DC Writers Interviewed in 2023

  • Brian Gilmore
  • Dinahsta "Miss Kiane" Thomas
  • Melanie Henderson
  • Taylor Johnson
  • Chantal James
  • Darlene Taylor
  • Dwayne "Crochet King" Lawson-Brown
  • Derrick Weston Brown
  • Laini Mataka
  • Briana Thomas

See interviews here: https://youtu.be/hUeGOq-TMWo?si=tOofCUgCA6kInY24

Tangibles

Upon successfully completing the program, participants will be awarded 20 community service hours. Moreover, two outstanding projects, aligning with Hurston/Wright's criteria and produced by participants attending college in either Fall 2024 or Fall 2025, will be eligible for a small scholarship. The specific criteria will be shared at the start of the program. Participants will be recognized at the Legacy Book Awards ceremony.

Who Should Apply

This program is for youth ages 15-18 years-old who live in the Washington DC metropolitan area (which includes Maryland and Virginia). Participants must be current high school students enrolled in public, private, charter or homeschool. Applicants should have an interest in writing and using technology.

Meeting Times

Participants will meet on in-person on Wednesdays from 1 pm-3 pm and virtually on Tuesdays and Thursdays from 1 pm-3 pm.  Fields trips are incorporated into this program's schedule.  

Application Requirements

  • Write a 3 to 5-paragraph essay describing why you are interested in participating in the DC Youth Writers Oral History Program.
  • Format your document using Times New Roman, 12-point type, double-spaced with 1-inch margins.

Deadline and Fees: 

  • Deadline to Apply:  July 26
  • No application fee.
  • No tuition
  • Apply early. Hurston/Wright uses rolling admissions for a maximum of 15 slots open.

A detailed schedule will be provided upon acceptance.

 

$250.00

Hurston/Wright 2024 Individual Coaching Sessions

January 2024-December 2024

Visit Our Website

The Hurston/Wright Foundation’s mission is to honor, discover and mentor Black writers. We do that by providing services, supports and opportunities that provide community and recognize accomplishments. Our community resources include in-person workshops and classes that have been our signature offering for almost 30 years. Workshops and courses are taught by award-winning authors and serve emerging and midcareer adult writers. More than a thousand Black writers have taken our classes since the first one in 1996, increasing diversity in the cultural community as they have gone on to create books and careers as professors, local cultural workers, and national thought leaders. We look forward to receiving your application.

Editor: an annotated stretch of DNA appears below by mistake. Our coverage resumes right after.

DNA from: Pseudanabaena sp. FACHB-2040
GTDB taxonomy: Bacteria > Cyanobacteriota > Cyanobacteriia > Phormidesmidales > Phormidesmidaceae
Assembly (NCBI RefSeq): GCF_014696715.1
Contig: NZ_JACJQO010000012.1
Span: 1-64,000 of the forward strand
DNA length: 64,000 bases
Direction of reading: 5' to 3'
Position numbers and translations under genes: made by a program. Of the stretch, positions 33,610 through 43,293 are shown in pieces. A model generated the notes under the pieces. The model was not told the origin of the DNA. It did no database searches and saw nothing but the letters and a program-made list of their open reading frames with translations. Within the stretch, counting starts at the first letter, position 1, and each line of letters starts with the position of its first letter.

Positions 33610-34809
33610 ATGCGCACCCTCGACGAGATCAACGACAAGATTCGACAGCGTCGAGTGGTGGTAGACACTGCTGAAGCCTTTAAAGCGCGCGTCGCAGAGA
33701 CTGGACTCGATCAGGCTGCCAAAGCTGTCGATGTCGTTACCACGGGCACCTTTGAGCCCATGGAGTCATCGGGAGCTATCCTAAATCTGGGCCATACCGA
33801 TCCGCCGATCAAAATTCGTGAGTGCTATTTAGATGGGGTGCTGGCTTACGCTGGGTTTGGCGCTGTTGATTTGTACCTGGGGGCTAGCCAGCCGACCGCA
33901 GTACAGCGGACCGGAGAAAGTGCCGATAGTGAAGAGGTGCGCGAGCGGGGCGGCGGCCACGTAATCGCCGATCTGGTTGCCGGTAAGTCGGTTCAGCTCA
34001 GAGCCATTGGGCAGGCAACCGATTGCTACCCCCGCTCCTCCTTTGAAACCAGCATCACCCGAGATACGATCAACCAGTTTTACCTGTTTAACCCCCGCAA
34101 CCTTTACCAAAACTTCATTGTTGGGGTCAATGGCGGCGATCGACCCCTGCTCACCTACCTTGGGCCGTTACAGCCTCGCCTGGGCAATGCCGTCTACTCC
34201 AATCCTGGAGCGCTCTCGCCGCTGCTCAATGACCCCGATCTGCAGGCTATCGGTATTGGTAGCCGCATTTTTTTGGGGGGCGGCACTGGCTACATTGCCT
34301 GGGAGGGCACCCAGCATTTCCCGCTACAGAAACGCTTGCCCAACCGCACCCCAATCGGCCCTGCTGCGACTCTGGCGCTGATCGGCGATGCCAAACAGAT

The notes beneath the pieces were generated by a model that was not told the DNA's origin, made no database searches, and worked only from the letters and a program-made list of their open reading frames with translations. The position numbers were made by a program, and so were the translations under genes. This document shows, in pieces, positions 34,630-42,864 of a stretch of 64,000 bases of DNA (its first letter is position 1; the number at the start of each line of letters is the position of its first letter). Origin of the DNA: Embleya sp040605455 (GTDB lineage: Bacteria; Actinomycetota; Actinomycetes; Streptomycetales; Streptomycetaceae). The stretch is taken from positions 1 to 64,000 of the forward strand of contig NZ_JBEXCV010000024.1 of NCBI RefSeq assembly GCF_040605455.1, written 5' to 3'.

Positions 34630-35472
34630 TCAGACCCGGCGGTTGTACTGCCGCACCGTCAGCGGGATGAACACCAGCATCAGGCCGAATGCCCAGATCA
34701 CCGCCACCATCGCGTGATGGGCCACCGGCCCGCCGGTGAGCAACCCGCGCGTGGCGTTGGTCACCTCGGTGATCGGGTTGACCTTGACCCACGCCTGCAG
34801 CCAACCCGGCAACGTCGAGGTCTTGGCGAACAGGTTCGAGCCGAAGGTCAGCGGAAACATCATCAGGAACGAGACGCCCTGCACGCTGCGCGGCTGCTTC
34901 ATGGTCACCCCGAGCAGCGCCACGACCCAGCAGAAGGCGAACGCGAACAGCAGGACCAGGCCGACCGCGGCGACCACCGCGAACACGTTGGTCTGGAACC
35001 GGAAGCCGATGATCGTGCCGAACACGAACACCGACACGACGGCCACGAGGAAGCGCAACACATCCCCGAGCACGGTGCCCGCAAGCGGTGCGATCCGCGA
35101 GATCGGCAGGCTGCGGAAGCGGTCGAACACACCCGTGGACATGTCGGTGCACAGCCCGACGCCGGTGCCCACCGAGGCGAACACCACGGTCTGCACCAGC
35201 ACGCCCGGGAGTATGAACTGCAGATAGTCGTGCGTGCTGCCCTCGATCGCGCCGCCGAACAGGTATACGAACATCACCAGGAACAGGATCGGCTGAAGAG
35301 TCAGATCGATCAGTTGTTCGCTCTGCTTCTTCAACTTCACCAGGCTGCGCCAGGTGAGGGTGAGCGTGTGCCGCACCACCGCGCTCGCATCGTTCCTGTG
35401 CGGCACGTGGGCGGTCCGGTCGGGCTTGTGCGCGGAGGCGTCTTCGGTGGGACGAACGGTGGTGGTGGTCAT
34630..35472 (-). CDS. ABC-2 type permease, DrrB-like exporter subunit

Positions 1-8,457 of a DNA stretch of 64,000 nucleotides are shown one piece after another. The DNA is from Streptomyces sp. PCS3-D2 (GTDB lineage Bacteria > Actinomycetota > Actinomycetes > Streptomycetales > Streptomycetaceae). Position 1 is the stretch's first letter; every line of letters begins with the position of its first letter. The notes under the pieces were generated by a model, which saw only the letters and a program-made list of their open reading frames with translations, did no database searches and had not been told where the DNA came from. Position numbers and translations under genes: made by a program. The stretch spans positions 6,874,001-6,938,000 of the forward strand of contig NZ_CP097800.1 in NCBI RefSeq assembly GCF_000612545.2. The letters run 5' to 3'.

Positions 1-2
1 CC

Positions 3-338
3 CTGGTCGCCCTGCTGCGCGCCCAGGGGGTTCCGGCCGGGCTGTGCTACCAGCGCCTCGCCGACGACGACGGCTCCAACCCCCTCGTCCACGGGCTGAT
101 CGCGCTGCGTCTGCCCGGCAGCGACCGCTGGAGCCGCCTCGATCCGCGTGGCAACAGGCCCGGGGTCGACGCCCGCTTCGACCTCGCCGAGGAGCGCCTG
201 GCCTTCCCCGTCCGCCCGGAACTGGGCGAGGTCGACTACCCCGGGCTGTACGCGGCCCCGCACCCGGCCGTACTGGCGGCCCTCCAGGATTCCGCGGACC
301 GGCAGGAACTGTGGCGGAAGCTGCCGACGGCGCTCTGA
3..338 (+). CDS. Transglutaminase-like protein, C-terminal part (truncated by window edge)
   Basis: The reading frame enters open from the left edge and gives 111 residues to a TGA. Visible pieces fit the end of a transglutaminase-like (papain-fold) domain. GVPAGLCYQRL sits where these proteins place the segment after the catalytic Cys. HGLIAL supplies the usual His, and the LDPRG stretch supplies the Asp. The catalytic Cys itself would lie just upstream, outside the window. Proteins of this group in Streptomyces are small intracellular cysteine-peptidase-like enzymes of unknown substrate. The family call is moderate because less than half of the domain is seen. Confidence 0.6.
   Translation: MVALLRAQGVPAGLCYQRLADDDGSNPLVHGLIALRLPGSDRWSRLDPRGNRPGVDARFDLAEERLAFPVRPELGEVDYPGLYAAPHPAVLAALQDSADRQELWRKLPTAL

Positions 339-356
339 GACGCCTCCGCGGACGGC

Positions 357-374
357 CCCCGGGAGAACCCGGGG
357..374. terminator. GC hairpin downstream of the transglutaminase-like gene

For inquiries regarding the application, email us at programs@hurstonwright.org. 

About the coach

B. Sharise Moore is an award-winning author, curriculum developer, workshop facilitator, Poetry Editor for FIYAH Magazine of Black Speculative Fiction, and the 2023 Writer in Residence for The Hurston Wright Foundation. In 2021, she released her YA magical realism novel, Dr. Marvellus Djinn’s Odd Scholars and in 2022, she curated and edited Conjuring Worlds: An Afrofuturist Textbook for Middle and High School Students. 

Moore’s forthcoming books include Fangs, Feathers, and Folklore, a middle grade field guide of African mythological creatures from Hachette Book Group/Algonquin Young Readers (2025), Fatimah’s Fantastic City, and Golden: a Story of Yaa Asantewaa from HarperCollins (2025, 2026). She lives in Baltimore, MD with her husband and their two children. B. Sharise is represented by Laurie McLean, partner agent at Fuse Literary. 

Coaching description:

A significant portion of the writing process involves shaping a manuscript into a polished piece worthy of presenting to the literary market. As with any product that requires refinement, expert feedback is used as a tool to hone, mold, and produce a quality product. Similarly, coaching sessions with B. Sharise Moore will provide you with an expert review of your children’s, YA, or adult fiction manuscripts in the following stages of your process:

  • Editing, development, and revision 
  • Composing a query letter
  • Outlining publishing expectations
  • Finding an agent
  • Deciding to self-publish vs. traditionally publish your manuscript

Process

To schedule coaching, participants must have a completed manuscript or 750 words for a children’s book. 

  • Submit 750 words of your manuscript to submittable. 
  • B. Sharise will review the first 20 pages of your manuscript. 
  • An email with a link to schedule will be emailed to you, as well as a needs assessment. The assessment will be used to design a session that is tailored to your writerly needs. 
  • The scheduled time will be at the convenience of writer and coach.

Cost 

$250 per hour

Submission Format:

  • 20 pages maximum, using Times New Roman, 12-point type, double-spaced with 1-inch margins.
  • Provide a title page with the author’s name and contact information.
  • Include a cover letter with information about your writing life and citations of any published work.

Cancellation Policy: Please note that is service is non-refundable. If you must cancel after paying the coaching fee and scheduling, you must provide 48-hour notice to reschedule.  In addition, Hurston/Wright reserves the right to cancel a session based on submission details and policies. Submitters will be notified immediately to reschedule.

 

Hurston/Wright Foundation